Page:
Insulating Brick home in OK?

Discussion in 'Remodel Forum & Blog' started by Chellayh, Aug 3, 2012.

  1. Chellayh

    Chellayh New Member

    Messages:
    2
    Location:
    Tulsa, OK
    We recently bought a 1952 home in Tulsa, OK with brick cladding, plywood (I think) sheathing with drywall & no insulation in the exterior walls. We are thinking about using Retrofoam www.retrofoam.com - but their normal procedure with brick cladding is to foam the air gap between the brick and sheathing. I am concerned about the effects of filling the air gap, esp concerning moisture effects on the brick, sheathing and drywall. DO NOT want to cause any mold problems or bigger messes (rotting sheathing, crumbling brick)!

    They can go in from the inside & fill the space between the studs. Not my favorite solution, as we just paid to have the whole inside painted. I am concerned about moisture problems with this also, because as I understand it, Retrofoam acts as a vapor barrier, and I believe in my climate, vapor barriers should not be placed on the inside. But unsure about this, because of the foam sealing both at the back of the drywall AND the inside of the sheathing. The differences in the foam insulation from standard insulation has me confused on the vapor barrier thing.

    If the retrofoam won't work, what is my best option without taking out the drywall? I will reluctantly patch interior holes if needed. The ideal solution would go in through the mortar joints, but I am starting to think that may not work.

    Thanks!
    Cheryl
  2. Dana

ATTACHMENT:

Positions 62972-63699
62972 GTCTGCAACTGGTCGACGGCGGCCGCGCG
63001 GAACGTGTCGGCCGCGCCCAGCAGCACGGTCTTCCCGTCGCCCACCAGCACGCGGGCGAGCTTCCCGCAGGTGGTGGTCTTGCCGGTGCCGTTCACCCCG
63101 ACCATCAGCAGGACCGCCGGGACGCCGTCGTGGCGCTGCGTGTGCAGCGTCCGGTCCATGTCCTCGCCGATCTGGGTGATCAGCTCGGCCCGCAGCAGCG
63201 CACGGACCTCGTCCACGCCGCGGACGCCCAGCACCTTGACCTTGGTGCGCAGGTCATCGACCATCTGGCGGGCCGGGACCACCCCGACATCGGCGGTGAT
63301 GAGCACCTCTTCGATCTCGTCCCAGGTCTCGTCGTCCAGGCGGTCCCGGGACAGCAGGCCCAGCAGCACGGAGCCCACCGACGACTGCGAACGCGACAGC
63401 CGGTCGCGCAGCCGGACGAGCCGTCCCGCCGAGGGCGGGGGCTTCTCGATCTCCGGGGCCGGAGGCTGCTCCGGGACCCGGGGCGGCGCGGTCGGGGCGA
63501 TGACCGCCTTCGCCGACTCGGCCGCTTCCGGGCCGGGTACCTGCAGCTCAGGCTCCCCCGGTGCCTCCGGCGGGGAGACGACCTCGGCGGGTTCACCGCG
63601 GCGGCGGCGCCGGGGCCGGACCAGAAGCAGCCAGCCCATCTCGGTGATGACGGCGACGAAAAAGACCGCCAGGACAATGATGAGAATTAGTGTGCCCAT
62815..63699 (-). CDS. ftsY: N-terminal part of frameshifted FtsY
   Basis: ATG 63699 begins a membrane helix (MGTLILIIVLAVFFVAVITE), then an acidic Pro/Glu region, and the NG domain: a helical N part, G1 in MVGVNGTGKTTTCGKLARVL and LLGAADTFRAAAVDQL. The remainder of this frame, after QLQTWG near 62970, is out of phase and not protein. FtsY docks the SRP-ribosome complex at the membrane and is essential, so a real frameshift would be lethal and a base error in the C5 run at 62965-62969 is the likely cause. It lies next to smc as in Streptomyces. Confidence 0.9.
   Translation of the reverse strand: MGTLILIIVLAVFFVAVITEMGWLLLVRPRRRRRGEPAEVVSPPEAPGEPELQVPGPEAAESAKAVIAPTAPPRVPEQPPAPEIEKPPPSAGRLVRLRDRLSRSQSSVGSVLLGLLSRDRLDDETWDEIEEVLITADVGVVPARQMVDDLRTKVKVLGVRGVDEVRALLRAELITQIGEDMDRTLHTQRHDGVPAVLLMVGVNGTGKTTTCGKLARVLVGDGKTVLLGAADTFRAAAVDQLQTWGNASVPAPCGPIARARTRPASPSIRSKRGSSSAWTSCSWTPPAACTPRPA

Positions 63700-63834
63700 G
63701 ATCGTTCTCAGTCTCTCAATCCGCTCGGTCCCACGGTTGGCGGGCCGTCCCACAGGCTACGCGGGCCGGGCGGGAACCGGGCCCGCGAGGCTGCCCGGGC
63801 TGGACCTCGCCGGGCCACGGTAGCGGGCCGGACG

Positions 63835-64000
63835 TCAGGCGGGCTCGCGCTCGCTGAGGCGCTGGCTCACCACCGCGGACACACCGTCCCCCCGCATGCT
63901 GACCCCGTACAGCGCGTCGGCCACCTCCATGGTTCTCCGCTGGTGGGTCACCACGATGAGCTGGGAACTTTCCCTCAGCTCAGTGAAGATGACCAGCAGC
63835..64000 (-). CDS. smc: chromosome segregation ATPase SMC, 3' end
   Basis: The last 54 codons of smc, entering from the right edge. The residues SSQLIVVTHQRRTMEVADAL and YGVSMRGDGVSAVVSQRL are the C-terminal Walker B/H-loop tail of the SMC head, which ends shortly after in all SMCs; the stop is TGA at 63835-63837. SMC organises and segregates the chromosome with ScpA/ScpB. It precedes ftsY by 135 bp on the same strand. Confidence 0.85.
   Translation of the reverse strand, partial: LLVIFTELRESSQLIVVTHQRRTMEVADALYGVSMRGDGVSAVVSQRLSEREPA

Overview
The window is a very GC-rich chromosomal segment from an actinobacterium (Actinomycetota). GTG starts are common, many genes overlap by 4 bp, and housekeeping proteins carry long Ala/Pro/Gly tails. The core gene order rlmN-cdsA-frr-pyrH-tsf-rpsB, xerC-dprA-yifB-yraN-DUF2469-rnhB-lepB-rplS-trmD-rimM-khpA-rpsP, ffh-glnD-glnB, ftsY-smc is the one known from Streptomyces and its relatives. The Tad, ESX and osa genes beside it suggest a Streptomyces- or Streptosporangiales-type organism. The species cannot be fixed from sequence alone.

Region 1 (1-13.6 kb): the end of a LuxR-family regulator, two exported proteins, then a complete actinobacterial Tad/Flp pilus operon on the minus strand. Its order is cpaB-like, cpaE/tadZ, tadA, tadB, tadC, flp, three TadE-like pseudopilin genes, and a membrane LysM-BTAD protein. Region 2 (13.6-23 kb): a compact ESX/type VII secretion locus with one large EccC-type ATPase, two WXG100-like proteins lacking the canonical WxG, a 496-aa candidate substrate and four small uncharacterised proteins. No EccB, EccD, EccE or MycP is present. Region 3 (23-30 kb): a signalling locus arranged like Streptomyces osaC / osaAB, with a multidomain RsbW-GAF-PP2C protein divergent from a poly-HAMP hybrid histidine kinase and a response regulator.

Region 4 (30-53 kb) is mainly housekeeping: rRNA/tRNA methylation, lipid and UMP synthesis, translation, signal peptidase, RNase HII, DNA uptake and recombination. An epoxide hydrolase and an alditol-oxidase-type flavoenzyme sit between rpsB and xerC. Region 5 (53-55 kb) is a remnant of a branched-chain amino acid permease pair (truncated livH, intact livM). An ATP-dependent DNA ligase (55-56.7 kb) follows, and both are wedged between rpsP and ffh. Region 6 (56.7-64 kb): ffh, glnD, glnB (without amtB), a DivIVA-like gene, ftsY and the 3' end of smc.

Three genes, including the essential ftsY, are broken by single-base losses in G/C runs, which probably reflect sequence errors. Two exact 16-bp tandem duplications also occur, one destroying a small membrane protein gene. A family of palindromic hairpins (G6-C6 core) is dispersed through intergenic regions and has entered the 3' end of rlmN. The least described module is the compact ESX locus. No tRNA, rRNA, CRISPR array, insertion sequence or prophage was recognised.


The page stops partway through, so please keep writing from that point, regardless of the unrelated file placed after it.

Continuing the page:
Dana In the trades

    Messages:
    2,974
    Location:
    01609
    How big is the gap between the brick and sheathing? If it's 2" or more filling the gap would give you a reasonable R value even without filling the stud bays and would be relatively safe for the sheathing. If it's an inch or less, the insulating value is miniscule, and there is increased moisture risk to the sheathing.

    The space between the masonry and the sheathing is necessary to protect the sheathing from moisture drives coming from the exterior. It works best if it's vented to the exterior at both top and bottom. The vents don't need to be huge to work, weep holes every 3- bricks or so at the bottom and corresponding slots cut into the vertical mortar between bricks every few bricks on the top layer allows enough convection to purge high moisture conditions. These conditions typically happen in summer. Brick is porous and will absorb & store a good amount of rain & dew. When dew or rain-wetted brick gets heated in the sun the moisture is driven off rapidly resulting in VERY high humidity levels for a few hours at a time. But as long as the sun-heated very humid air in the cavity space is allowed to convect to the outside pulling in drier outdoor air, very little of that moisture ends up in the sheathing.

    When you fill the gap with non-expanding injection foam there is no convective purging taking place, but the foam itself is modestly vapor retardent (about 15 perms @ 1", about 8 perms @ 2"). The 15# felt commonly used on the sheathing in those cavities is more vapor retardent than the non-expanding injection foam, but at 2" or more the foam is at least helping, whereas at 1" or less it's permeance is too high to have any protective aspect at all.